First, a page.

― The drawing-up, processing and transmission of amendments

    As of 2010, a new application named ELOI, will allow amendments to be processed on-line by M.P.s both for debates in committee and for the plenary sitting. This application will manage the whole life-cycle of an amendment right up to its final inclusion and its publication on internet.

    The digitized amendments thus are part of the drawing-up of the “petite loi” (“little law”) and the drafting of the verbatim official report.

2. – Management applications

Most of the management applications (accountancy, salaries, pensions, social security etc.), which were first introduced in the early 1990s were replaced between 2001 and 2005 to fulfil the new needs of the users. The accountancy, salary and human resource systems now rely on a single piece of integrated, management software. The social security management system of the National Assembly has been outsourced to a service-provider.

So as to facilitate and improve access to the various buildings of the National Assembly, a “hands-free” identity pass management system was introduced in 2003.

An integrated directory was set up to facilitate the management of all the personal files on the information system (administrative management of personnel, identity passes, telephone numbers etc.) and to manage the verification of access to the applications and systems.

A set of applications has been introduced for the management of the plans of the buildings of the National Assembly and the pinpointing of the equipment on these plans, as well as for helping in the conception of building work (electrical work etc.). A new application will, as of 2010, deal with the management of the up-keep of such equipment.

A pilot scheme for the electronic management of documents is being applied in the Information Systems Department. Ultimately this type of application should be used on a wider scale within departments.

The management of the amount of printing is also evolving quickly: following the modernization and reorganization of the print workshops and the rapid development of small multi-functional printers, a system for the optimization of printing will be introduced in 2010.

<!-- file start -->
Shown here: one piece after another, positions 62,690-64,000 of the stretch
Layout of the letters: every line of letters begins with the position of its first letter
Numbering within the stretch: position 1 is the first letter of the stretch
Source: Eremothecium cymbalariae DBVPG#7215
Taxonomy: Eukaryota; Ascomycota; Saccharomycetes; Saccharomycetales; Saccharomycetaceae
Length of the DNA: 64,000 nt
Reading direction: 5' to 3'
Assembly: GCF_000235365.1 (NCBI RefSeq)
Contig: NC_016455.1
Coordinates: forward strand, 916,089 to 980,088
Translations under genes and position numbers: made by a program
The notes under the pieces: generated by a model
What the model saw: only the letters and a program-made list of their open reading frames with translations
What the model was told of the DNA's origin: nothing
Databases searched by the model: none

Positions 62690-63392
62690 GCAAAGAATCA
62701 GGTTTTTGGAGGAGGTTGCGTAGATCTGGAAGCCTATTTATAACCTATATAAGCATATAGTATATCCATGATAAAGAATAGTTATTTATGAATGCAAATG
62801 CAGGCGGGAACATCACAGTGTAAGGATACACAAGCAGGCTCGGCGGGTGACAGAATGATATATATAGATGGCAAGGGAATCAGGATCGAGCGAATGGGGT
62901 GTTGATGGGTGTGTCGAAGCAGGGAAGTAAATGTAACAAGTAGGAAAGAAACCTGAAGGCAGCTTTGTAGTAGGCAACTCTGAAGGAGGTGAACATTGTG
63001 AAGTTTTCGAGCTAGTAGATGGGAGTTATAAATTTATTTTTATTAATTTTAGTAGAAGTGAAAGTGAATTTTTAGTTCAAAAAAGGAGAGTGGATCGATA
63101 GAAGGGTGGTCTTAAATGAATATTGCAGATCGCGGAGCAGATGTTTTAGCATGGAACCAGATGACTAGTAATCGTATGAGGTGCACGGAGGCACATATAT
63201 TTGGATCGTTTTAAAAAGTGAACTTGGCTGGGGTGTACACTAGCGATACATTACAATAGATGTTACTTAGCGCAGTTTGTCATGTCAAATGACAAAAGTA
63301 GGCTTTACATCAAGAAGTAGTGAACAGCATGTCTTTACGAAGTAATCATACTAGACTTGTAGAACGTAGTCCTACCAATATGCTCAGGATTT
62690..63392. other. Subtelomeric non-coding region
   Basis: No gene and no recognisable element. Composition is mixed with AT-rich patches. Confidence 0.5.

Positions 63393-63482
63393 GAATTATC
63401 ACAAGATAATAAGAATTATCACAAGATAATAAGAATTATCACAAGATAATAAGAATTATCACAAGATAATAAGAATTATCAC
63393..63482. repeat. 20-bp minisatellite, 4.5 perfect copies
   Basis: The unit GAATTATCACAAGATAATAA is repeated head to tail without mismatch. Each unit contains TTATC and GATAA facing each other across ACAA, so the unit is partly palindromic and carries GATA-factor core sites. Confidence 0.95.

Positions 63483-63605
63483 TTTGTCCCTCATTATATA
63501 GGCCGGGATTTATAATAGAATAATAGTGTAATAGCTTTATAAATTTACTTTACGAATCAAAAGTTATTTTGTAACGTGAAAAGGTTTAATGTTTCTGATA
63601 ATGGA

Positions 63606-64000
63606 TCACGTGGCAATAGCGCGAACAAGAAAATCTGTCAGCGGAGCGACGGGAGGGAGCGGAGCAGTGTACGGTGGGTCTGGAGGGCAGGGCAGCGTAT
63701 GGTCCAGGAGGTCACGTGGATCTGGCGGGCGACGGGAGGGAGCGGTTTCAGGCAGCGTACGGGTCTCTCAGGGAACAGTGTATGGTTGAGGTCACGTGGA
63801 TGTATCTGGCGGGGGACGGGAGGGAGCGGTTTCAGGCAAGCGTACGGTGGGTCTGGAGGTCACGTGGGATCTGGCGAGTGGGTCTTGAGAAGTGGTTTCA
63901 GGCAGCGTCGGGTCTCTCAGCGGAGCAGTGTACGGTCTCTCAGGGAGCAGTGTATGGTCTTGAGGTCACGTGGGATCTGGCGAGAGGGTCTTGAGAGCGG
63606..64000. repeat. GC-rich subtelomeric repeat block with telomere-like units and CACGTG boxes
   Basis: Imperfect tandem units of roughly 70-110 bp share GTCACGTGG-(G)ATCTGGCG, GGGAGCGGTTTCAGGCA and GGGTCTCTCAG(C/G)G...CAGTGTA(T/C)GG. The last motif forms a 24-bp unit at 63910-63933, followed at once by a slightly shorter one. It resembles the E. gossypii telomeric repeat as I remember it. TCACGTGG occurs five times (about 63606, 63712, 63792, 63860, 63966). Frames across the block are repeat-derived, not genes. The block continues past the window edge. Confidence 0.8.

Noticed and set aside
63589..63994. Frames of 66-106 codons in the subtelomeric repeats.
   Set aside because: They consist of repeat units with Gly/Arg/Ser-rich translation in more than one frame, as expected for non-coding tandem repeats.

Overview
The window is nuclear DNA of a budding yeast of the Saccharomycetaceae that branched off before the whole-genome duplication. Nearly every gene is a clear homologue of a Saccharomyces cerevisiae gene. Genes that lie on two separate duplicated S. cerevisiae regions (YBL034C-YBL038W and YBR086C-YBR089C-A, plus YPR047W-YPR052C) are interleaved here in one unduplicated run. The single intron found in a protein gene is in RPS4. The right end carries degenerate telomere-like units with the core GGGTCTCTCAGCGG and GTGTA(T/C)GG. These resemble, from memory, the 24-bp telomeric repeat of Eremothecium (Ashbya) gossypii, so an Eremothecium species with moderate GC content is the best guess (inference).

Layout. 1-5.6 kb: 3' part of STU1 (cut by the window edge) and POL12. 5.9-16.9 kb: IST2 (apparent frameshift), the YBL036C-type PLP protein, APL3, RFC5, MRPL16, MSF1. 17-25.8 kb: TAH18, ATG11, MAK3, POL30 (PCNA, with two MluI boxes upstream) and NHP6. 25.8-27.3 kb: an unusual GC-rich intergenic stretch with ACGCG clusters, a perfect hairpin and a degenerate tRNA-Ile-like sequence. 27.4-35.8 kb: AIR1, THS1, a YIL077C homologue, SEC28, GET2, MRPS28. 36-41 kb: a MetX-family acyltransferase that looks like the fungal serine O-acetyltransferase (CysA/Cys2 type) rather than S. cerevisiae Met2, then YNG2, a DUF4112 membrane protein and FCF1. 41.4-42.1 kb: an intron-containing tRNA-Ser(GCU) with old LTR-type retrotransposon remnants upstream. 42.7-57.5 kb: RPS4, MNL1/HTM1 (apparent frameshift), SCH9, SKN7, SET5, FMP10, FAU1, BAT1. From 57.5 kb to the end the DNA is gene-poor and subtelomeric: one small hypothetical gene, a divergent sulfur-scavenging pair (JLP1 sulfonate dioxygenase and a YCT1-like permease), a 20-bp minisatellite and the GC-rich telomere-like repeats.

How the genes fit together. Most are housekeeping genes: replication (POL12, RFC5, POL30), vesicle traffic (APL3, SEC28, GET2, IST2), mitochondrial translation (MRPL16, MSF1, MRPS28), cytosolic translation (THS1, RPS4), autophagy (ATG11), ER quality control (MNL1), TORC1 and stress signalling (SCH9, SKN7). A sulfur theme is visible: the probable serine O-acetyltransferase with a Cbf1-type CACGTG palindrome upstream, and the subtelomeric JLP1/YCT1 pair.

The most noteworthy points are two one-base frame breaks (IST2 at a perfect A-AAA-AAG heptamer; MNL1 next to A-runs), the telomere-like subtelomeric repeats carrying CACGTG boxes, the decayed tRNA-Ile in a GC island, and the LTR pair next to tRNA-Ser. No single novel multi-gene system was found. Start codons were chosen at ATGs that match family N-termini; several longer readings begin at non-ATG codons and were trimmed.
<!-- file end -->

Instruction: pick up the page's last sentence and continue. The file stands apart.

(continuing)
Other management applications have been implemented to cater for the specific needs of particular departments: stock management, restaurant management, applications for the Transport Department when dealing with issuing transport tickets, or with coordinating car transportation in Paris and in the suburbs etc.

3. – The portals

    ― M.P.s’ Portal

    A new portal has been made available to M.P.s as of the XIIIth term of Parliament. It is accessible from their computers at the National Assembly and from all computers connected to the internet network (constituency, office etc.) and provides simplified and secure access to different applications and services gathered together in a “virtual office”:

    • The personal e-mail of the M.P. and his time-table which can be shared with any of his assistants he chooses (it is possible to synchronize this time-table with certain smart phones through mobile telephone operator networks) ;

    • The “tabling questions” application;

    • Site 577, the information and communication portal for M.P.s;

    • The electronic press review;

    • Access to Agence France Press wires;

    • The library site.

    ― The Portal of the Departments of the Assembly: WEBAN

    The intranet site, “Weban” may be consulted by all members of staff of the National Assembly. It enables the transmission and consultation of a large amount of information concerning the management of the personnel, in-house training, and competitive examinations, as well as practical information of all kinds. Almost all information published internally is nowadays available on-line.

    ― The Internet Site of the National Assembly